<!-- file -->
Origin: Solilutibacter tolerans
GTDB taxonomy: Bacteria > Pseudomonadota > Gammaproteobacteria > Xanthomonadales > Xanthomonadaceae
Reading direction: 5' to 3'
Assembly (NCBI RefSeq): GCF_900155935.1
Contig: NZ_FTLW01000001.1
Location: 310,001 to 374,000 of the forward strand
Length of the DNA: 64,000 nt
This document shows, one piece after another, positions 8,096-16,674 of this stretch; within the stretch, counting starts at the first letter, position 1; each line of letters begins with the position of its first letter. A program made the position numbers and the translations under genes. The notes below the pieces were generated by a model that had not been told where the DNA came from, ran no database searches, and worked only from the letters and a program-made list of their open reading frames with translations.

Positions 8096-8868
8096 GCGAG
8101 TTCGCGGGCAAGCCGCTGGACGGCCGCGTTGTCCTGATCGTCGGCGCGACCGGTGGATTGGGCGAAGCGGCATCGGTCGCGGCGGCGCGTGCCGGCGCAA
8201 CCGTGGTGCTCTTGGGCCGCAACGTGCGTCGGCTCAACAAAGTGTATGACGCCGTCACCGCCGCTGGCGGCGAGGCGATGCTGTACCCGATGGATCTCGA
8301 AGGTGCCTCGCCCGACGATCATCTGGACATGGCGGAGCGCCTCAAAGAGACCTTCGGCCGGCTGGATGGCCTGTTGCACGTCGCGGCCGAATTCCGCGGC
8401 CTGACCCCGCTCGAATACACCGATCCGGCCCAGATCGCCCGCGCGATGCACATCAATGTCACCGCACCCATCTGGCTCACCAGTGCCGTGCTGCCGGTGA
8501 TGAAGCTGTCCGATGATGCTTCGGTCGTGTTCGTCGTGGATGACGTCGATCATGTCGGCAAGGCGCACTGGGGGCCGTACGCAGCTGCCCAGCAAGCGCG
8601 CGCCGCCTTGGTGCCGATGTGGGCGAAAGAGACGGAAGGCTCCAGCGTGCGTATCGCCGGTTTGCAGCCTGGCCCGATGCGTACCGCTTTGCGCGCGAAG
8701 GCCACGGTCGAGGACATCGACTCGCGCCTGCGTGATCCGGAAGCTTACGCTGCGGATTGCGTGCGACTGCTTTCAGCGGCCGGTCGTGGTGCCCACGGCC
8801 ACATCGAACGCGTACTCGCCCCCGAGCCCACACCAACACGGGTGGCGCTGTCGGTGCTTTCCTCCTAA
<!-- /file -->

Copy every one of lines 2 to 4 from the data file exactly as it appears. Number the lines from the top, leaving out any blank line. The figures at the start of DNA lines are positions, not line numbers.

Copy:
GTDB taxonomy: Bacteria > Pseudomonadota > Gammaproteobacteria > Xanthomonadales > Xanthomonadaceae
Reading direction: 5' to 3'
Assembly (NCBI RefSeq): GCF_900155935.1